Enucleation is a procedure in which a blind painful eye, or an eye harboring a tumor is removed, and the volume of eye is replaced with an implant. This procedure is performed in the operating room as a day surgery procedure.
The day prior to surgery you will meet with the surgical team which generally consists of Dr. Wilson and one of his fellows. The purpose of this meeting is to review what to expect the day of surgery, and how to manage medication, food and fluid intake the 24 hours prior to surgery. There will also be a chance to answer any remaining questions, and you will be asked to sign a consent form that describes the surgery and any possible complications.
Day of Surgery
On the day of surgery report to the 6th Floor of the Casey Eye institute, 3375 SW Terwilliger Blvd. It is important that you have someone that can take you home following surgery. Even if you are returning home by taxicab, you must have someone that can accompany you as the sedation from surgery can leave you groggy. A preoperative nurse will start an intravenous fluid line and dilate your pupil. Any family members or companions may stay with you until you leave the preoperative area to go to the operating room.
The surgery is typically done under local anesthesia. Local anesthesia around the eye is very similar to that used in dentistry. You will be given some strong sedation through the IV so that you generally do not remember the injection of the local anesthetic. The anesthetic is given as an injection behind the eye, and the effects of the anesthetic generally last for 12 hours. Following the injection, the level of IV sedation is lessened but will be maintained at a level so that you are not anxious during surgery.
The surgery itself consists of detaching the globe from the muscles that move eye, the optic nerve, and the conjunctiva (the tissue that lines the surface of the eye). Once the eye is removed from the orbit, the volume occupied by the eye is replaced with an implant. There are several different types of implants, but the one used by Dr. Wilson is made of hydroxyapatite, and will be wrapped in donor tissue from the eyebank. This donor tissue is sclera, the white tissue from the outside of a donor eye, that has been isolated from the other ocular tissues. The purpose of wrapping the implant in donor sclera is to provide a surface that will promote healing of the conjunctiva over the implant, and to have a surface to which the eye muscles can be firmly attached. With the muscles attached to the implant, the implant will move in conjunction with the other eye’s movements. At the end of surgery the implant will be completely covered by the tissues that surround the eye and will be attached to the muscles that move the eye. A thin plastic “conformer” which is like a large contact lens is placed behind the eyelids to reserve the space that the prosthesis will occupy (see below).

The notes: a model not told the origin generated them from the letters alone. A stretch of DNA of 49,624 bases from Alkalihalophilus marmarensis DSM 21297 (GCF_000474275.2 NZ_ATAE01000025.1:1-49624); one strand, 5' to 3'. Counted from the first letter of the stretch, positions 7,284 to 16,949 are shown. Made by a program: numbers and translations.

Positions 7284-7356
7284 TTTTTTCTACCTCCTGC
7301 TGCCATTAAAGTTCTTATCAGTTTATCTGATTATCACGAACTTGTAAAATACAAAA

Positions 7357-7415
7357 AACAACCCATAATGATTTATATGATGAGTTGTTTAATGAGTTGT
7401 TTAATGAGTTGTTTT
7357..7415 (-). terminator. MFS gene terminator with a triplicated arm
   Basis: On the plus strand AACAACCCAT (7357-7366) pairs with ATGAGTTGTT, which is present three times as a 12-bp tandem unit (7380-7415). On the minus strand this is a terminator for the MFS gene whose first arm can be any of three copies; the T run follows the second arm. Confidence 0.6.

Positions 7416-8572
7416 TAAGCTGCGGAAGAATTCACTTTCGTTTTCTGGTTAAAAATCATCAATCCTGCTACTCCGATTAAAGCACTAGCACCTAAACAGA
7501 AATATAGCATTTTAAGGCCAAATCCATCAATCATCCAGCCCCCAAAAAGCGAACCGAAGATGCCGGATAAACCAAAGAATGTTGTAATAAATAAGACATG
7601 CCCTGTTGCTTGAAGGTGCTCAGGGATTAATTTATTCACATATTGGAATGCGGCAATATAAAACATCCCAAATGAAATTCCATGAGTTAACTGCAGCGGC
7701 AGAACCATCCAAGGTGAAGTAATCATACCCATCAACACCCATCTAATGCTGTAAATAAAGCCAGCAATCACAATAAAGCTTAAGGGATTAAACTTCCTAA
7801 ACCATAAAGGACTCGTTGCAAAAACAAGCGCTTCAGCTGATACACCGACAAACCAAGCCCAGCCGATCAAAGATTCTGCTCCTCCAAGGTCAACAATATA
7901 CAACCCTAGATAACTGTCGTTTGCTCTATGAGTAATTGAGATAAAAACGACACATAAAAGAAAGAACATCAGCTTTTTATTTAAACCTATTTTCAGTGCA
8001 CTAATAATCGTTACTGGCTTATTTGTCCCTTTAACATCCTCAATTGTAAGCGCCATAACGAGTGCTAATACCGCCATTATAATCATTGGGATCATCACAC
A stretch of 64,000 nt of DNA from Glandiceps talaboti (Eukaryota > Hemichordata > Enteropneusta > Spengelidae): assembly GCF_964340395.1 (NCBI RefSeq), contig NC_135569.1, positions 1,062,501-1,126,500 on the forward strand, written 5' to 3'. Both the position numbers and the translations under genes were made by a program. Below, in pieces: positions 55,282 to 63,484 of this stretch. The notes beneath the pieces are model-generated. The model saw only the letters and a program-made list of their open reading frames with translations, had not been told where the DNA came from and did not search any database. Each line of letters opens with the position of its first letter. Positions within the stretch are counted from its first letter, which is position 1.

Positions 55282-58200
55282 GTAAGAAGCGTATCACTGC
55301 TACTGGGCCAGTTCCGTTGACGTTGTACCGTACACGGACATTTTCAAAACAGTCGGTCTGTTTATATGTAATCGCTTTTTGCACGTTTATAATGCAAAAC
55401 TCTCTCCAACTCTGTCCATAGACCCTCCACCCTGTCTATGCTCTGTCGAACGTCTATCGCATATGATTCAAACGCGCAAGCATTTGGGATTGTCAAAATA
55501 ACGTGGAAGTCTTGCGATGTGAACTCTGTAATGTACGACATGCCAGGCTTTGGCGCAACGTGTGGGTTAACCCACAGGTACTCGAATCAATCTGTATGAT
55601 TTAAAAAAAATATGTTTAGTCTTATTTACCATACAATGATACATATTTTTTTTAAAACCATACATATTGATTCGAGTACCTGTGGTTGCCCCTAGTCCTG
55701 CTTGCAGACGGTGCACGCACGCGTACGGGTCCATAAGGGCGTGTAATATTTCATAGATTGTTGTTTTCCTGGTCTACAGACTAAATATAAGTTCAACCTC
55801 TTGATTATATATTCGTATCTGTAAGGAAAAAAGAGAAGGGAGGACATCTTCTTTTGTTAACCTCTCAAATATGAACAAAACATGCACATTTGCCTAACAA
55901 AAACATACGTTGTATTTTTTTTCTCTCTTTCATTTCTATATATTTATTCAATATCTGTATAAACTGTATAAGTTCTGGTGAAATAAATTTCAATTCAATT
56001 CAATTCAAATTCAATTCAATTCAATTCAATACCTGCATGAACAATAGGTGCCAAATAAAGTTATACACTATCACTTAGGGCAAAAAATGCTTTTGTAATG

Enucleation is associated with a moderate degree of postoperative pain. Pain is extremely variable from patient to patient, and the amount of pain that a particular patient encounters is dependent on many factors. The pain is generally controlled by the local anesthetic for 8-12 hours following surgery. As the local anesthetic wears off, you will need to augment pain control with oral pain medications. It is best to initially use nonsteroidal anti-inflammatory agents such as ibuprofen or naproxen. It is best to avoid acetaminophen (Tylenol) initially as many of the stronger medications also contain acetaminophen. In some patients nonsteroidal agents alone will be sufficient, but most patients will require stronger medications for adequate pain control. All of the stronger pain medications have nausea as a potential side effect, so in addition to the pain medication you will be given medication in the form of a suppository to help treat or prevent nausea. The post surgical pain subsides quickly over the first 48 hours following surgery and pain control can generally be achieved with nonsteroidal medications once the pain begins to recede.
Eight weeks after surgery to remove the eye, the tissues will be healed sufficiently to permit fitting of the prosthesis. The prosthesis is like a large contact lens, and fits behind the eyelids. The prosthesis is custom made by the ocularist to match the fellow eye. This fitting takes place over a 2 day appointment with the ocularist, and at the end of the 2nd day the prosthesis will be completed and ready for wear.
Some patients note transient phantom images following removal of an eye. These images typically resolve over a 6-8 week period. One patients artistic representation of these images is shown in the series of paintings below. The last photograph in the series illustrates the location of these images in the patient’s visual field.